The television industry is following these dynamics, establishing a point of convergence with social media that promotes the creation of digital content. Such corporate culture involves prosumer audiences in a regular and creative communication. In this sense, media convergence constitutes the cornerstone for the rise and growth of multiple virtual communities that work under ubiquity, participatory culture, and collective intelligence concepts, where the use of technologies and social media prevails. Indeed, it has become a discussion topic in the field of education, where different proposals related to the use of audio-visual media through a teaching and learning approach is extensive. Significantly, this is a complex transmedia literacy process of production, functionality, and sustainability.
Although Social Networking Sites are not mainly designed for the educational field, they are increasingly adopted in formal and informal learning environments. Over time, social media platforms have been analysed for their teaching advantages–learning process, especially those which have been attracting the attention of young people. The use of these platforms, and specifically Instagram, is characterized by dynamism and youthful interactivity, collecting profiles of well-known Spanish fiction series with thousands of followers. In this context, the role of media literacy becomes extremely relevant, as it enhances media and digital competences to train empowered and critical citizens in the prosumption of information. In general, one of the most important challenges to researchers lies in understanding the impact of digital technology use in general and social media use in particular among young people.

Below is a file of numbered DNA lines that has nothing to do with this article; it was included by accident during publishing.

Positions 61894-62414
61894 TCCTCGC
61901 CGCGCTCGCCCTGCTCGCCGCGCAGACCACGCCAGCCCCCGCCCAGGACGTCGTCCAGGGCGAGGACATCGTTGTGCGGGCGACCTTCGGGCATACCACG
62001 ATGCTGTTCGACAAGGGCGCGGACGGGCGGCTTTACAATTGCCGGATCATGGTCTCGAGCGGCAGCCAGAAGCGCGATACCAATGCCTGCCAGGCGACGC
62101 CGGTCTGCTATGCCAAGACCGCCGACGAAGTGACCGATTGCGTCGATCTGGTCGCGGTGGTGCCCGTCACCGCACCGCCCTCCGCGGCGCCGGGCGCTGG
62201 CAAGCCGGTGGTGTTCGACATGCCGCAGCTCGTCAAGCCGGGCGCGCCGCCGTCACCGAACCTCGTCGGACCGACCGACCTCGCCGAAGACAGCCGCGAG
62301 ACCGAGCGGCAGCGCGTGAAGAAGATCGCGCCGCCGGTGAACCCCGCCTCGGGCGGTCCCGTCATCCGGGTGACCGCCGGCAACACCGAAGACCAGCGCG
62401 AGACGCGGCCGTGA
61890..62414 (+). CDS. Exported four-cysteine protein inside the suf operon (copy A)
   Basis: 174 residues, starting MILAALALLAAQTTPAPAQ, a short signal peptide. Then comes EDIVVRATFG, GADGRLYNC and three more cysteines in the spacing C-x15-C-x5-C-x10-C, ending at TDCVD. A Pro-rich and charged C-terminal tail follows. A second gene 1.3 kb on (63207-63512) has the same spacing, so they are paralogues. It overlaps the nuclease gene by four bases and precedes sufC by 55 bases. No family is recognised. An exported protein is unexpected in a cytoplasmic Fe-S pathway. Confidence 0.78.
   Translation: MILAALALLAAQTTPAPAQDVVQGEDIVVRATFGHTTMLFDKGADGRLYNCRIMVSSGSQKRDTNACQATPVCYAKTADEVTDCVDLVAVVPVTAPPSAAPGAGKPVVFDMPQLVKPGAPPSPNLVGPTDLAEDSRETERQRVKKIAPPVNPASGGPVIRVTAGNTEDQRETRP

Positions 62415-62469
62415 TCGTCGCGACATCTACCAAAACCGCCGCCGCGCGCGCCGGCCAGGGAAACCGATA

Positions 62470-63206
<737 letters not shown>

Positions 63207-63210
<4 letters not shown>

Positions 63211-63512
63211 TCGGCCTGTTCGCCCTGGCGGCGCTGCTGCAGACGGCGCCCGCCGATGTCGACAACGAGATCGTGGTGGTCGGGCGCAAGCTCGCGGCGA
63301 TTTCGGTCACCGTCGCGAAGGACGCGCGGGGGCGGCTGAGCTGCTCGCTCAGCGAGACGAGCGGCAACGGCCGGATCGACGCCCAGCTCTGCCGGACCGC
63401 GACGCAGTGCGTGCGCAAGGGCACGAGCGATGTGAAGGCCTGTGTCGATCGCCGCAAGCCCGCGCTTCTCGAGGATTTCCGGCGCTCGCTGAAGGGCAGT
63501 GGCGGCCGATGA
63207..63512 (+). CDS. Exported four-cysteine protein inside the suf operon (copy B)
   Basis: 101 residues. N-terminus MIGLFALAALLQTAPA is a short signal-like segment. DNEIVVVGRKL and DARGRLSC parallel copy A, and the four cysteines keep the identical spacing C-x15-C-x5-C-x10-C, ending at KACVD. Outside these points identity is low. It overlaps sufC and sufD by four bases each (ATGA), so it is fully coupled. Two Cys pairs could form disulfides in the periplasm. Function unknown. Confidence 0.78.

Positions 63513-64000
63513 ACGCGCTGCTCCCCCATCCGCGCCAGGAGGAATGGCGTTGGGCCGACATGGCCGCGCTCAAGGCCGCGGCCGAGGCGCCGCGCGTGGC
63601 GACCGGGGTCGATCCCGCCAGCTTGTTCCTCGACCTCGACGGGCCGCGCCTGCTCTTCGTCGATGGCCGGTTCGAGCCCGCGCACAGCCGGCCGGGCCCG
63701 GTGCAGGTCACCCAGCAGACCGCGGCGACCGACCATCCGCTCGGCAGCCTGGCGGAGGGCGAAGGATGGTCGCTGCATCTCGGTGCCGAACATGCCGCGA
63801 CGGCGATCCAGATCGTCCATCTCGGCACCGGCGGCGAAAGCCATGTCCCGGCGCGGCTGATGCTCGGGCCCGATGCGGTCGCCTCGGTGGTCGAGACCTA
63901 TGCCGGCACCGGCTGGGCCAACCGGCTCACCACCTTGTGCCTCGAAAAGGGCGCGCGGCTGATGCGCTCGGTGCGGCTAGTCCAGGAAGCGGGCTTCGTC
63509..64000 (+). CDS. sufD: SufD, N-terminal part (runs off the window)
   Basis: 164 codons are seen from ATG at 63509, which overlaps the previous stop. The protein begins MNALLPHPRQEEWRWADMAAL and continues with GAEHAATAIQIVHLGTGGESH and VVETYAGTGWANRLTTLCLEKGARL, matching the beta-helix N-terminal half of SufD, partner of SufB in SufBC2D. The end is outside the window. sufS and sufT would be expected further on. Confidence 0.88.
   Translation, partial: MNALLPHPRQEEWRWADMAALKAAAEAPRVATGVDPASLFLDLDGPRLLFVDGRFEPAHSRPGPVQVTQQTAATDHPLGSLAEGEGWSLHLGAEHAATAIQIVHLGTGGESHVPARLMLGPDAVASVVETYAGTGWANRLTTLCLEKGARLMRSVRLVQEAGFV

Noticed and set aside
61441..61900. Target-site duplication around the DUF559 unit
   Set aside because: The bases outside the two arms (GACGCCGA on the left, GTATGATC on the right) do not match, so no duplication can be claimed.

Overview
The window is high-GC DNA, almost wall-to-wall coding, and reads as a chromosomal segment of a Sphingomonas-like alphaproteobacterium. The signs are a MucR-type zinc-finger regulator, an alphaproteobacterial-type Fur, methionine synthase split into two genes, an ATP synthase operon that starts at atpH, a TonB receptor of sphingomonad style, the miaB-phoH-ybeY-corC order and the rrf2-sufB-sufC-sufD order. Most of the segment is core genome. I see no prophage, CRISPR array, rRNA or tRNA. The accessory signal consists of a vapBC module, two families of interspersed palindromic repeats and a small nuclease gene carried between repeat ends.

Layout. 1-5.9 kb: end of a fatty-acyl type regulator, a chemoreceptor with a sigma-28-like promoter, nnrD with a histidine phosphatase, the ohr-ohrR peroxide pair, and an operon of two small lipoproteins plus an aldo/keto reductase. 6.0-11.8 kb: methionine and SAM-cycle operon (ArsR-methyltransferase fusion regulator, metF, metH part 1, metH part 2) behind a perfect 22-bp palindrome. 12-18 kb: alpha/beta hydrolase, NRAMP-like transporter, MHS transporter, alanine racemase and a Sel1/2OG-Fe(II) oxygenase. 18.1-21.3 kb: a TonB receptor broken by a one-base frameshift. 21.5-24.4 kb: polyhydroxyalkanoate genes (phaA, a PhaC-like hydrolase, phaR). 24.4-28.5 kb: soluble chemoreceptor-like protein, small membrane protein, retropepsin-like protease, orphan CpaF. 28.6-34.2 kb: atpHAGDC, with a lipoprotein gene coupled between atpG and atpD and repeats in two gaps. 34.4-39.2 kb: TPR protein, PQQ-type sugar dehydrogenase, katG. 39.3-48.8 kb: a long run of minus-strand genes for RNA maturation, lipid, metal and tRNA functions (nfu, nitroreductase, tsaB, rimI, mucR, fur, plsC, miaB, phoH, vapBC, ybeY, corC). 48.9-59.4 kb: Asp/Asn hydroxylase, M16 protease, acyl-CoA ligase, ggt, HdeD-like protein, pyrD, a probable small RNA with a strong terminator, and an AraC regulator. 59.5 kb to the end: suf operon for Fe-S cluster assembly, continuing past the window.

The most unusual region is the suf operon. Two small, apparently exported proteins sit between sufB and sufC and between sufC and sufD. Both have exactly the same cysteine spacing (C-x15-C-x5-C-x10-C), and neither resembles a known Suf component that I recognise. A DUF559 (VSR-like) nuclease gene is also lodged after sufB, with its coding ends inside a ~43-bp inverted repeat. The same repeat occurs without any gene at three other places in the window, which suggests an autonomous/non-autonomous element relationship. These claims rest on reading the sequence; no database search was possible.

The focus of this study aims to analyse the youth prosumer generated-content on Instagram as a result of the new Spanish series El Internado: Las Cumbres. A series targeted at a teenage audience and produced by the on-demand content platform Amazon Prime Video. The methodology used for this project was qualitative and exploratory. A content analysis was carried out on the hashtag #elinternadolascumbres promoted by the official Instagram series account, in order to study the posts that teenagers share under it during a month before and after the premiere of the first season of the series in 2021. According to this analysis, we should try to understand how a hashtag can be related to the stimulation, usage, and interaction with the digital entertainment among youth people, taking into special consideration the narrative, and aesthetics skills in order to understand how they take an active part as prosumers when they generate contents through the publication of posts.